We didn’t know. We had no idea’

IT is said that following the liberation of Nazi Germany at the end of the Second World War, when ordinary German citizens were confronted with the evidence of the atrocities committed in the concentration camps, many simply refused to be

lieve that their former leaders were capable of such appalling acts of inhumanity.



Many again claimed that they knew nothing of these things, implying that if they had they might have done something to challenge or confront the perpetrators.


The same happened in South Africa when finally the grotesque system of apartheid was dismantled and the Truth and Reconciliation Commission started to unearth some of the appalling human rights abuses of that era. The response of many who had not suffered personally – indeed who had prospered under apartheid – was a rather disingenuous: “We didn’t know.

We had no idea.”


For those who would prefer not to acknowledge the terrible reality of life under the present Zanu PF regime, a professed ignorance is often the first line of defence. And this escapist response is facilitated by the regime’s own propaganda machine which deliberately sows confusion along with disinformation.


It is for precisely this reason that the Zimbabwe Independent’s report on the National Youth Service Training programme on September 5 is so timely. The report is to be welcomed and its authors congratulated on exposing a pernicious evil that masquerades behind a mask of respectability.


Though there have been other reports from human rights groups and journalists touching on the youth militias, this is the first detailed, factual and independent report of their training and activities. And now that this report is in the public domain, there can be no possible justification for the lame excuse “I didn’t know” – whether coming from a Zimbabwean or the international community.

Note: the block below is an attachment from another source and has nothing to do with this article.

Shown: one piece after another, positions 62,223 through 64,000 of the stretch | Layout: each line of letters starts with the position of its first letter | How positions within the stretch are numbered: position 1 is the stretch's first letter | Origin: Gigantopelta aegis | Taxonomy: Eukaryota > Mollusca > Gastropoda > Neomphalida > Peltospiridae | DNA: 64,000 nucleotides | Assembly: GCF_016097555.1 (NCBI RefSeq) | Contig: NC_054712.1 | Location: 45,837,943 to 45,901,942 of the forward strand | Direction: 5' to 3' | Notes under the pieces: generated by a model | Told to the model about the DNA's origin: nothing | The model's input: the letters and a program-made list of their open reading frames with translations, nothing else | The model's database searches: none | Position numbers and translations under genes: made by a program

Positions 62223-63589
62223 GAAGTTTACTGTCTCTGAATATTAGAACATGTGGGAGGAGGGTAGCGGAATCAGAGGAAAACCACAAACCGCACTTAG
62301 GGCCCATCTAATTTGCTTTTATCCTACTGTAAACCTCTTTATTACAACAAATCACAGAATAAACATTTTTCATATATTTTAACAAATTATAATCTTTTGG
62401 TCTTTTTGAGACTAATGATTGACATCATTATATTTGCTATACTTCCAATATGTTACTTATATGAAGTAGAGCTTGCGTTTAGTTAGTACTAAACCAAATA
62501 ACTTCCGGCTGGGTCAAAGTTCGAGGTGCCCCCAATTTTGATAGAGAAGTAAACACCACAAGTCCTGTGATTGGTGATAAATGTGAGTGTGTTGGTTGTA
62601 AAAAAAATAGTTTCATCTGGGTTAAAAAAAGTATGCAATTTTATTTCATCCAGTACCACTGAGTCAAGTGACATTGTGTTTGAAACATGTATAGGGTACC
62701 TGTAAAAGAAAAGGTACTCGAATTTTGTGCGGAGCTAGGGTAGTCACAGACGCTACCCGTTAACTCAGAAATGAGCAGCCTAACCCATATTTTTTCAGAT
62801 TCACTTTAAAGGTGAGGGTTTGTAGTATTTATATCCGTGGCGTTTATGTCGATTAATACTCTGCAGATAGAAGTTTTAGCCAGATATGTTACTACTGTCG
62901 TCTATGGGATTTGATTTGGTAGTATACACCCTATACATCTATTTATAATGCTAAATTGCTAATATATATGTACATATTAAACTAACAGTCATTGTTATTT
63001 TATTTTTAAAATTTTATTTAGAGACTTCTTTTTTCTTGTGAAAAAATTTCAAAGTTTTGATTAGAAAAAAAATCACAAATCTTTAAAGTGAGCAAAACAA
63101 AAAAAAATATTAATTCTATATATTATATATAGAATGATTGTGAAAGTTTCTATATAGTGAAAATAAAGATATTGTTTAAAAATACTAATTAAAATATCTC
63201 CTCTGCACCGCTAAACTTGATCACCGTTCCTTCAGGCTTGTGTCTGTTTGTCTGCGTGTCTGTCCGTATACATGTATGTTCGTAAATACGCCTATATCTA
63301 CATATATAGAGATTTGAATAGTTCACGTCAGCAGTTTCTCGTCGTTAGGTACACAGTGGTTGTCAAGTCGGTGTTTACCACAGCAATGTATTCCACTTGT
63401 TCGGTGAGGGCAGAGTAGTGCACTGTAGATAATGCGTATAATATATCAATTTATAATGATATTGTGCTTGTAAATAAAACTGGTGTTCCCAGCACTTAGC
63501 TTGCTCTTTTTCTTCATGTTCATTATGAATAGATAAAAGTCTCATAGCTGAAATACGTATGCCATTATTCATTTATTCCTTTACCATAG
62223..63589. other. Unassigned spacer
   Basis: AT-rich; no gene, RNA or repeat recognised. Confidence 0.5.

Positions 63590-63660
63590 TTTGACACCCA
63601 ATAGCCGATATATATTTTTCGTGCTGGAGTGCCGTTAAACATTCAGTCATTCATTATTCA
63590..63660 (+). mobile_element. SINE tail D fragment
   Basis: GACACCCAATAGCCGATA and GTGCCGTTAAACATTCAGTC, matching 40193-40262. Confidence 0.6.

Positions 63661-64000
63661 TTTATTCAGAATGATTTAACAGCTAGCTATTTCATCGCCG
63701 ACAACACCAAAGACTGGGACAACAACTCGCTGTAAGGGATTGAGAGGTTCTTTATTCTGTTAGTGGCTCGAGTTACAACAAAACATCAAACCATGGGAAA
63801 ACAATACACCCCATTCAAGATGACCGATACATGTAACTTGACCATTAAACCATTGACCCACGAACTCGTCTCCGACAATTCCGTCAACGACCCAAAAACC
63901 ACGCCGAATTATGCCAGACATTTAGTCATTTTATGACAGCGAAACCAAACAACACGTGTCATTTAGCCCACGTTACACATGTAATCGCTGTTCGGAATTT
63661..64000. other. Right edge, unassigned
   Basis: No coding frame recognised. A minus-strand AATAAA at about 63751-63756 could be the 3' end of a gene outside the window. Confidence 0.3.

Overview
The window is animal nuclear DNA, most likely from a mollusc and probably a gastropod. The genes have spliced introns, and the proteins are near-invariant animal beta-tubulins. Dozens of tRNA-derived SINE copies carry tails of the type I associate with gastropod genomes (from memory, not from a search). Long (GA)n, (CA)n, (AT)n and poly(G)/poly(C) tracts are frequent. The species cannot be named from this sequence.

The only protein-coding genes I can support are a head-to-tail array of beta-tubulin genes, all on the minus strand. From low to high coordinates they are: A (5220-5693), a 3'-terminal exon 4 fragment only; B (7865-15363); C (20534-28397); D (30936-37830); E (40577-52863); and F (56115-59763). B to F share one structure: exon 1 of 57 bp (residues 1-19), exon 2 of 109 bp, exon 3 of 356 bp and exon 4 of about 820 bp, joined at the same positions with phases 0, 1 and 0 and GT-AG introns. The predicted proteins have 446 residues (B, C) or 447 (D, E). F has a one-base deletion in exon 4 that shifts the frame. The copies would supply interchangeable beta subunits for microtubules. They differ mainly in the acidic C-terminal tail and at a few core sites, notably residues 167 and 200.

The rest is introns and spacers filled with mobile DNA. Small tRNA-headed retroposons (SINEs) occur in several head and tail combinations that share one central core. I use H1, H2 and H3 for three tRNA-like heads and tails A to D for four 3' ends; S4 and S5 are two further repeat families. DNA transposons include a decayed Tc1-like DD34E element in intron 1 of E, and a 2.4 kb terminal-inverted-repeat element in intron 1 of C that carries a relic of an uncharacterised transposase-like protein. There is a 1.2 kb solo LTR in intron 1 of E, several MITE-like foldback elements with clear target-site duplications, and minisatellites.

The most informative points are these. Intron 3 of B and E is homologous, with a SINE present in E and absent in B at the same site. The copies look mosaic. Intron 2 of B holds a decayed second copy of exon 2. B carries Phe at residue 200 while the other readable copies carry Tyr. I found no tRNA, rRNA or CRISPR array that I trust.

The propaganda arm of Zanu PF has done its utmost to project the National Youth Service Training programme as a respectable scheme that imparts useful skills and healthy community values to the youth of the nation. The report makes clear that this is far removed from the truth.


In reality, it is a paramilitary training scheme intended to provide those in power with a useful pool of brain-washed hooligans, brutalised by violence, and ready to do whatever dastardly acts their masters require of them – the final objective of course being to keep their masters in power for ever.

Hence the politically-motivated torture, rape and murder by the militias which is carefully documented in the report.


In a passionate appeal which accompanies the report some of the region’s leading clerics and church groups make the point that the youth militia programme has introduced into the body politic of this country a virulent cancer which leaves only death and destruction in its wake.


“The moral, spiritual and physical well-being of a whole generation of Zimbabweans is being sacrificed for the short-term political advantage of those in power, with incalculable long-term effects upon the very fabric of the nation,” they say. Then they ask pertinently: “How … will it ever be possible to reintegrate these young people into the communities they have terrorised?”


I agree entirely with the authors of the appeal that the terrible danger posed by this potent evil must be faced with the utmost urgency. Moreover, because it is such a blatant evil surely we can expect the church to act as one in this instance, condemning the programme in its entirety and demanding its immediate cessation.


Over the past four years of continuing crisis there have been some issues on which Christians have not agreed entirely. There has been room for legitimate differences of opinion and for different strategies to counter the growing evil. But surely on this issue all must be in agreement, indeed all men and women of goodwill who have a care for the nation’s youth and the country’s future.


The words of an old hymn come to mind:


“Once to every man and nation


Comes the moment to decide,


In the strife of truth with falsehood,

For the good or evil side …”


The hymn continues:


“Then it is the brave man chooses,

While the coward stands aside,


Till the multitude make virtue

Of the faith they had denied.”


It is surely the responsibility of every Christian to read the report on the militias, and the duty of every church leader to facilitate that process. It should be a matter of urgent debate in church councils across the land.

And then I suggest, again as a matter of extreme urgency, a national petition in support of the church leaders’ appeal.


The petition would call for an immediate halt to this Satanic programme, and for urgent steps to be taken to rid ourselves of the cancer and bring healing to the nation. It could be organised through the churches but should be open to Christian and non-Christian alike to show their support.


Rev Graham Shaw,

Bulawayo.

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